Artificial Intelligence May be the Future of Cancer Detection
An artificial intelligence platform detected 92.4% of breast cancer tumors.
Breast cancer diagnosis can be difficult due to false positives from diagnostic tests, such as mammograms. Patients may receive a positive test result initially, until they go through surgical procedures that can more accurately identify the nature of a tumor. The inaccuracy of these tests can lead to a significant burden for the patient and the healthcare industry.
When a patient is diagnosed with breast cancer, determining the stage is crucial because treatment is contingent on the correct identification. Disease severity is currently determined through the microscopic examination of lymph nodes for evidence that the cancer has metastasized, according to a study conducted by researchers at Google, Inc.
However, this process is also prone to errors. The study authors believe that computer-assisted technology can be used to detect lymph node metastases and could increase the sensitivity, speed, and consistency of results.
Recently, deep convolutional neural network (CNN) increased the accuracy of image recognition, object detection, semantic segmentation, and healthcare, according to the study.
The authors developed a novel artificial intelligence approach that could be used to detect breast cancer metastasis in lymph nodes. Through analysis, the authors discovered that the new model reduced the error rate by 50%, which was a significant finding, the study noted.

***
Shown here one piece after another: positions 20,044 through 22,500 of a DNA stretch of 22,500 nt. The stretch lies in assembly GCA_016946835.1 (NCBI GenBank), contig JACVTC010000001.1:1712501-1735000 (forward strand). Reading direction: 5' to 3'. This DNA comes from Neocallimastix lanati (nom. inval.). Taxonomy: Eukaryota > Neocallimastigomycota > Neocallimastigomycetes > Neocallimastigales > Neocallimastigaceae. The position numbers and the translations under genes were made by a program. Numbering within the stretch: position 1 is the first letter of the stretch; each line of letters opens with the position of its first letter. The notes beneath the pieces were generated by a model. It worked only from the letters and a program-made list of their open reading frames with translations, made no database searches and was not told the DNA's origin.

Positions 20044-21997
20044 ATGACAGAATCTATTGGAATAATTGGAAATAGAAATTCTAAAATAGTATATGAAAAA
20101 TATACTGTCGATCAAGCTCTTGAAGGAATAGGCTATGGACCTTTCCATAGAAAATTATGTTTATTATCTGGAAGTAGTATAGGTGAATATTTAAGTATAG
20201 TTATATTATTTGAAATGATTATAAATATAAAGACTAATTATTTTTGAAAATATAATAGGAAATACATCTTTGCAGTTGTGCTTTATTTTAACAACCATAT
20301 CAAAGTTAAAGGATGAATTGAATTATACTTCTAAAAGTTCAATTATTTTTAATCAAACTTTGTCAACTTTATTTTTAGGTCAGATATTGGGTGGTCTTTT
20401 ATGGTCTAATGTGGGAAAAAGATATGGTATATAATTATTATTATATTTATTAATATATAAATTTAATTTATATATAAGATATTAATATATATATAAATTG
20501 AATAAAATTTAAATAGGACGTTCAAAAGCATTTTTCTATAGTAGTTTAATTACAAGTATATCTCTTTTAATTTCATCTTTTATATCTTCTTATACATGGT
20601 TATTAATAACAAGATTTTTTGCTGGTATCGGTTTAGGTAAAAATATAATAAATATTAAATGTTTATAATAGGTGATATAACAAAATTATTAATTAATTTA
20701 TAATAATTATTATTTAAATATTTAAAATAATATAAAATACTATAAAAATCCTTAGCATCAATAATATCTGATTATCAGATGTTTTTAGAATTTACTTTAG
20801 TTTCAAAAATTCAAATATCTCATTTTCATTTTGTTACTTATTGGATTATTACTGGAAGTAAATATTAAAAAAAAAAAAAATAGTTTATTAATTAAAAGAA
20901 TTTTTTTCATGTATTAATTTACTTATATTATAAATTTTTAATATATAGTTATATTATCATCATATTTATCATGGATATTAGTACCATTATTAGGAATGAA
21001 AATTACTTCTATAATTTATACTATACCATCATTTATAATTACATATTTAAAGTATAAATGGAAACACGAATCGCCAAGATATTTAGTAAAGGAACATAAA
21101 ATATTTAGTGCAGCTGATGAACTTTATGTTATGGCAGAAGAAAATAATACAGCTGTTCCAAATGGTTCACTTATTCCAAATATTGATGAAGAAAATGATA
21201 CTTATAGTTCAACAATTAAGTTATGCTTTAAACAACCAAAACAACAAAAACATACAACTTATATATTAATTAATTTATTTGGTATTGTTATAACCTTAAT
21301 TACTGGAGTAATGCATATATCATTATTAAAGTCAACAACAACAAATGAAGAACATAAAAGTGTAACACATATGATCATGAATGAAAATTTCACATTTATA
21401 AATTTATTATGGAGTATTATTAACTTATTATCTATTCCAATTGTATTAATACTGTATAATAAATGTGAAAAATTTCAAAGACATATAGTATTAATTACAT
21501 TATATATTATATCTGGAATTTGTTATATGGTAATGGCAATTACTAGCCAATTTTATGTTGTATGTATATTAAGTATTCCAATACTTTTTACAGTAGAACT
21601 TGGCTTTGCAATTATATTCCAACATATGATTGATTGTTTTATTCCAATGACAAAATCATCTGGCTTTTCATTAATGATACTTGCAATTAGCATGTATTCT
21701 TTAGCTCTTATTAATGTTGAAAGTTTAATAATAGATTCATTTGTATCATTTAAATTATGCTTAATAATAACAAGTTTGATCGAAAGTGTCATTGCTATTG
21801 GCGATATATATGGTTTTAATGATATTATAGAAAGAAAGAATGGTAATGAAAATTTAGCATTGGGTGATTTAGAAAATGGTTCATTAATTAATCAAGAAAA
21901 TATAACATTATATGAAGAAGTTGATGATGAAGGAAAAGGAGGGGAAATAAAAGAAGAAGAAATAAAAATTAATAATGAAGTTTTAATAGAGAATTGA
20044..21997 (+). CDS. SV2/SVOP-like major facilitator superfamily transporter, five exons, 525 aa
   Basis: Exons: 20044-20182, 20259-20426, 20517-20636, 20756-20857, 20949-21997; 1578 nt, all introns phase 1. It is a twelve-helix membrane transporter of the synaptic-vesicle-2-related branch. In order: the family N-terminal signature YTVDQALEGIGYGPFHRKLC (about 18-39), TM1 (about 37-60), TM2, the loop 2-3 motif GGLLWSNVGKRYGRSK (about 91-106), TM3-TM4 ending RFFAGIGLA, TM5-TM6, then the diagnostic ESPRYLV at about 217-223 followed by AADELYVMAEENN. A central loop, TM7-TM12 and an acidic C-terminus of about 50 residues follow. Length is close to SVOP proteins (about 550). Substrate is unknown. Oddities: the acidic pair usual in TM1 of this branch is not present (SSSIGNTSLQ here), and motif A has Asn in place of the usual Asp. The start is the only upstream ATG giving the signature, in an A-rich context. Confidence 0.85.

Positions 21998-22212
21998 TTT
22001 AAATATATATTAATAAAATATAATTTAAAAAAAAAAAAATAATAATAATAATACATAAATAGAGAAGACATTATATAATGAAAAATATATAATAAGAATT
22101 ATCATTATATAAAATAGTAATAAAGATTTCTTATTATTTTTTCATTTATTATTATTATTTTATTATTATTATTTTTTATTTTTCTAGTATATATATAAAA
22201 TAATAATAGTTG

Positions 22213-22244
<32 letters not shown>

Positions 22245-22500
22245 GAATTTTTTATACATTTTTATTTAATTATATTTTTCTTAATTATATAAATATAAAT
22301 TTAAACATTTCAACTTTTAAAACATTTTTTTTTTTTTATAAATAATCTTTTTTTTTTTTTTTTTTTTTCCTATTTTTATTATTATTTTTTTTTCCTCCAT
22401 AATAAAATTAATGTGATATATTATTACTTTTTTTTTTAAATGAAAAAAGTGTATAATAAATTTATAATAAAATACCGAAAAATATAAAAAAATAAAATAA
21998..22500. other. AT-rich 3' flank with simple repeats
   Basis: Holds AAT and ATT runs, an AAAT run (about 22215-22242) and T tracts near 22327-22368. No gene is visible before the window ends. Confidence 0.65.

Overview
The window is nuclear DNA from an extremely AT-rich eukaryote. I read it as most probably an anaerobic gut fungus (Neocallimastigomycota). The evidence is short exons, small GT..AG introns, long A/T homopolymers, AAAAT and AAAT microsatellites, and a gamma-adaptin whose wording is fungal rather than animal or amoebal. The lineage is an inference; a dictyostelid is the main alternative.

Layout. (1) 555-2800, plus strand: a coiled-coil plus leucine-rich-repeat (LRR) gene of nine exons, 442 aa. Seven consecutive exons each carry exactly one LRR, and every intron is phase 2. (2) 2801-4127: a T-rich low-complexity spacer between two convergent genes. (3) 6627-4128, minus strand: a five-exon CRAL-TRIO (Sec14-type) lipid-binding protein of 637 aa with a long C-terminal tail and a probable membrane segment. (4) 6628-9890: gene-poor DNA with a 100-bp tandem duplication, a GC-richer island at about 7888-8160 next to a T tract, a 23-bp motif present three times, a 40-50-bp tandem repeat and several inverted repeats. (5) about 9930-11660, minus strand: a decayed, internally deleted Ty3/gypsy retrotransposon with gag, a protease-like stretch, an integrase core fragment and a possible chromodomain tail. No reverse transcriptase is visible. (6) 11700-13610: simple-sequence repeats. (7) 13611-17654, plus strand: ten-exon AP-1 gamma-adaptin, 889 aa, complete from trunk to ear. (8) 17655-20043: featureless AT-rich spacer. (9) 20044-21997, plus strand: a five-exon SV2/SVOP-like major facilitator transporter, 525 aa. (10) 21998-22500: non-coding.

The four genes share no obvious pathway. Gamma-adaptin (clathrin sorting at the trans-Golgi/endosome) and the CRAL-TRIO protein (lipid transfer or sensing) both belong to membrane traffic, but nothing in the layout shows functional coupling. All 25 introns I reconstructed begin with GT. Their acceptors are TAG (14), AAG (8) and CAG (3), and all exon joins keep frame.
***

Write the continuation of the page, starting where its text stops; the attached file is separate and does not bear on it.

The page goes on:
The goal of the approach is to classify if a gigapixel pathology image contains a tumor, and if it does, to pinpoint it for review by a pathologist, according to the study. This approach cuts down on errors significantly and may even reduce costs.
The authors tested the model by showing it images of healthy and cancerous tissues. The accuracy was determined through Camelyon16 evaluation metrics: Area Under ROC, which evaluates slide-level classification, and FROC, which evaluates the accuracy of tumor detection and localization, according to the study.
The study authors discovered that the new technique significantly reduced the number of false-positives received from the test compared with traditional detection.
“Our method yields state-of-the-art sensitivity on the challenging task of detecting small tumors in gigapixel pathology slides, reducing the false negative rate to a quarter of a pathologist and less than half of the previous best result,” the authors wrote.
Specifically, the authors reported that the deep CNN technology discovered 8 false positives per image, and was able to detect 92.4% of the tumors, according to the study. In comparison, the most accurate automated approach only detected 82.7% of cancers, while human pathologists only achieved 73.2% sensitivity.
These findings show the promise of using artificial intelligence for cancer detection, which could significantly reduce costs and burden on patients who receive a false positive test result, according to the study. While additional research is warranted, the preliminary findings are overwhelmingly positive.
“Our method could improve accuracy and consistency of evaluating breast cancer cases, and potentially improve patient outcomes,” the authors concluded. “Future work will focus on improvements utilizing larger datasets.”